mers marine education research society biggs killer whale cruise ship in background

Bigg’s Killer Whale T099D ©Christie McMillan

Reducing Threats

Awareness and action

The importance of whales and second chances

The last whaling station in British Columbia closed in 1967. For decades it was a rarity to see Humpbacks due to the devastation of whaling. Fortuitously, there is now a second chance to ensure their survival and understand their importance.

It is essentail for both boater and whale safety to understand how (1) Humpbacks and other large baleen whales behave very differently than toothed whales like Orca, and (2) this makes them more susceptible to entanglement and vessel strike.

Humpbacks feed in cold water, bulking up to migrate to and from warm water breeding grounds where there is little to no food for them. Their importance includes that when they defecate and urinate, they fertilize the ocean, leading to greater productivity and carbon capture. This is known as the “whale pump”.

Entanglement and Vessel Strikes

Humpbacks are at risk of entanglement and being hit by boats because of their size, behaviour, and that they do not have biosonar like toothed whales. They are often oblivious to boats and fishing gear. It is also significant that boaters and fishers may not know about Humpbacks and/or have misconceptions.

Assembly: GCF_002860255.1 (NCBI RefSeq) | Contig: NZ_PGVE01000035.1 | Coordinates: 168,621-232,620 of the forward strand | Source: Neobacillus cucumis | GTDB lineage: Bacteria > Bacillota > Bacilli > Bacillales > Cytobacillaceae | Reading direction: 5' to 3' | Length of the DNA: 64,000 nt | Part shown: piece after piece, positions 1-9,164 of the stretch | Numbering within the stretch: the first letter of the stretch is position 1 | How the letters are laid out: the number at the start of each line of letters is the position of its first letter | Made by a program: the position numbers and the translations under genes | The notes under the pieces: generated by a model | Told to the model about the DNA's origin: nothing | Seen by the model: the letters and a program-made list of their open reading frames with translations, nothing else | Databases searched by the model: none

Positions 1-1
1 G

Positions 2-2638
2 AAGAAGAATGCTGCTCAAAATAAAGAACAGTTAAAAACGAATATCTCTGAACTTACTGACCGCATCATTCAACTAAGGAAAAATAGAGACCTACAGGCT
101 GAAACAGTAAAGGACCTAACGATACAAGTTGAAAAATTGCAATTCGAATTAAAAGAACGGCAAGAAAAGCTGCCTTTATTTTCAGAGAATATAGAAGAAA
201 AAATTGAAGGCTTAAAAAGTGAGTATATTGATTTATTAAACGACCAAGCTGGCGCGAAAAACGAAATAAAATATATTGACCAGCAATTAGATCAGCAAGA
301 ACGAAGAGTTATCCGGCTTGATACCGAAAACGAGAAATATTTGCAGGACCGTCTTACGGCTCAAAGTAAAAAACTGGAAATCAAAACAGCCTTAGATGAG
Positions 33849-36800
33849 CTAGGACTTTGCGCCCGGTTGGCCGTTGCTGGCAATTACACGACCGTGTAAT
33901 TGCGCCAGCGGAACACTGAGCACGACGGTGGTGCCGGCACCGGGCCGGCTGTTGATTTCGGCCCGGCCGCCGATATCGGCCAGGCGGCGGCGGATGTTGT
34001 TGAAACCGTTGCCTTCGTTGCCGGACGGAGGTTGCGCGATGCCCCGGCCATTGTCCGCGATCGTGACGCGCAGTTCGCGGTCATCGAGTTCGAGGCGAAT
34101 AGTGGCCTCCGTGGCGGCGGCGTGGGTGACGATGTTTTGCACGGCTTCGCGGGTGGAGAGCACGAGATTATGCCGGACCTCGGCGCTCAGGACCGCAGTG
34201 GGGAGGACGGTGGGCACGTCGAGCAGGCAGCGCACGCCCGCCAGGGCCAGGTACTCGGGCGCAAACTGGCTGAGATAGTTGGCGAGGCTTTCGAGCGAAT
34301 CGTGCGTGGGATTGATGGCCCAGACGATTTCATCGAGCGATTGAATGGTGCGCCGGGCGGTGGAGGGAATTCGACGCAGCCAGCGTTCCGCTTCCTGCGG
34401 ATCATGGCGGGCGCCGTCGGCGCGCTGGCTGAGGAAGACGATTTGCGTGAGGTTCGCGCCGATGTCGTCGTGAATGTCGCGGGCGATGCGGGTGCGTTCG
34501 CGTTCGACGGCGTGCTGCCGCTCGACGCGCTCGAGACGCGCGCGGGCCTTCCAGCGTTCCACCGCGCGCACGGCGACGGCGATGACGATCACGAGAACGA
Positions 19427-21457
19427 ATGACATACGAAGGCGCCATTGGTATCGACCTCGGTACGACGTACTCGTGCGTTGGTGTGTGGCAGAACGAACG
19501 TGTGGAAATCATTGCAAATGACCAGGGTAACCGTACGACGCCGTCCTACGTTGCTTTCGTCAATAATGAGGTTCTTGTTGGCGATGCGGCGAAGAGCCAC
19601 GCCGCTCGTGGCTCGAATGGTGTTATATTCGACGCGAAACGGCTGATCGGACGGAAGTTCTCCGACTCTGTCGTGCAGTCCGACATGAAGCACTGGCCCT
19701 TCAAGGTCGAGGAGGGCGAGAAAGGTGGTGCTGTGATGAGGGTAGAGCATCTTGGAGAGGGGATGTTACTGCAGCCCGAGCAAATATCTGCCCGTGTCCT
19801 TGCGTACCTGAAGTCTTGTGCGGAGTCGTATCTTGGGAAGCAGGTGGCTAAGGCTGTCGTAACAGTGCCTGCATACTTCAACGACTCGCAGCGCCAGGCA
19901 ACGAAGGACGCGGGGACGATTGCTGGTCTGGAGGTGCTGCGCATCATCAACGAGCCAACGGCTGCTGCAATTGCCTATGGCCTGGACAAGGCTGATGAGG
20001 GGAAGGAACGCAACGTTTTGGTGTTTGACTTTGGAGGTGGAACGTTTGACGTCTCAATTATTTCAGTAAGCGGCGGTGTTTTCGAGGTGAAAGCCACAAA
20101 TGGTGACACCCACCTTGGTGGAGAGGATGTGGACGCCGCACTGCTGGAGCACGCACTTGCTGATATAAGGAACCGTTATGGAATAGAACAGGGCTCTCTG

For both whale and human safety, the increase of Humpbacks necessitates boater education and reducing the overlap with fishing gear and vessel traffic. It is the law that accidents must be reported to 1-800-465-4336.

We study Humpbacks’ scars to get a sense of how often they are entangled and/or ship struck. We need to look at the survivors’ scars because dead whales often sink, whereby cause of death can’t be known. If they wash ashore, they may be too decayed to know how they died.

  • Habit (BCX1225) ©Jackie Hildering, MML-001

  • Unknown entangled Humpback ©Phillip Charles

  • Knobby (BCX1587) ©Luke Hyatt

  • Entangled Humpback Cutter (BCX1438) ©MERS, MML-42

  • Humpback Whale calf Wallace with scarring from entanglement and boat propeller ©Ocean Wise, MML-18

See a Blow?
Go Slow!

Ripple (BCX1063) exhaling ©MERS, MML-42

The need to reduce ocean noise pollution

Marine mammals are highly reliant on sound to communicate, rest, mate, establish territory, navigate, socialize, hunt, and avoid predation and other dangers. Human-made noise can significantly impact these life processes and exacerbate the effects of other threats such as reduced prey availability and chemical pollution. Noise pollution results from activities like shipping and resource extraction.

mers marine education research society boat too close to whale

Ripple (BCX1063) ©Marieke Knierim

Prey shortage and climate

The increase in Humpbacks in BC waters is not just population growth. They are shifting from somewhere likely due to changes in prey/climate. This requires precaution in management decisions. Colleagues in SE Alaska studied the impact of the 2014 to 2016 marine heatwave. Humpbacks with decades-long site fidelity to Alaskan feeding grounds were never seen again. Many who returned were emaciated. There were far fewer calves. The impacts were surmised to be from changes to prey due to the heatwave.

mers marine education research society whale lunge feeding many fish

Freckles (BCY0727) lunge-feeding ©MERS, MML-42

Report violations and marine mammals in distress

British Columbia call the Incident Reporting Line 1-800-465-4336 /

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